On Thursday, December 6th, the Board of Los Angeles Harbor Commissioners – the governing board of the Port of Los Angeles – approved the environmental impact report for the TraPac terminal expansion project. This is important, and historic, because it’s the first time in about six years that either of our two major local ports has moved forward with a significant capacity expansion project. You can be sure that the fate of this project is being watched closely by the Port of Long Beach, which has a comparable backlog of projects.
According to presentations made by Port staff, the TraPac project will add on-dock rail to the only Los Angeles terminal that does not have it. On-dock rail allows cargo destined for transport by rail to be loaded directly at the port, eliminating truck transportation (called drayage) of that cargo to off-port rail yards. And most significantly, according to Port staff, the environmental analysis shows that emissions from the terminal will drop dramatically even as cargo throughput increases. Moreover, health risk to surrounding communities will also drop below current levels. This outcome will result from numerous emission reduction measures, such as use of lower-sulfur fuel in vessels and the continuing introduction of cleaner trucks.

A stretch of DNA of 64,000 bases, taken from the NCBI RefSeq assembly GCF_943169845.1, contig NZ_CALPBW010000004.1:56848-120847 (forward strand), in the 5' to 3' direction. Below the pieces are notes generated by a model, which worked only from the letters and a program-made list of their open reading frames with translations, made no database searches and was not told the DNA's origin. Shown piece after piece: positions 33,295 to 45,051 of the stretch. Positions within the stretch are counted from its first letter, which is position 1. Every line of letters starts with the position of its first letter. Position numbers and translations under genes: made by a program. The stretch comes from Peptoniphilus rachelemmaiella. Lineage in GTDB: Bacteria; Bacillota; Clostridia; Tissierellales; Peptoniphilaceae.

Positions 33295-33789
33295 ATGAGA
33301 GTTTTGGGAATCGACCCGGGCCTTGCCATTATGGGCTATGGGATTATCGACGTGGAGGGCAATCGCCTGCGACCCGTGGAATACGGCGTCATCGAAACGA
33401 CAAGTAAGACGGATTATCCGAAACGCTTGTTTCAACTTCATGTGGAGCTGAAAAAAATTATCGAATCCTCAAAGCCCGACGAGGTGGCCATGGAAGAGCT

So why might this project still not go forward? Before taking their vote, the Harbor Commissioners heard several hours of public comments, which ran 2-1 against approval. Many commenters asked that emissions and noise reduction measures be strengthened before the project was approved. Both press reports and rumors hint that a lawsuit, or suits, will be filed in response to the vote. A lawsuit might effectively block the project by delaying it for so long that it’s no longer worth doing. In fact, TraPac has already lost business in recent years. It’s now time to hold our collective breath to see what happens next.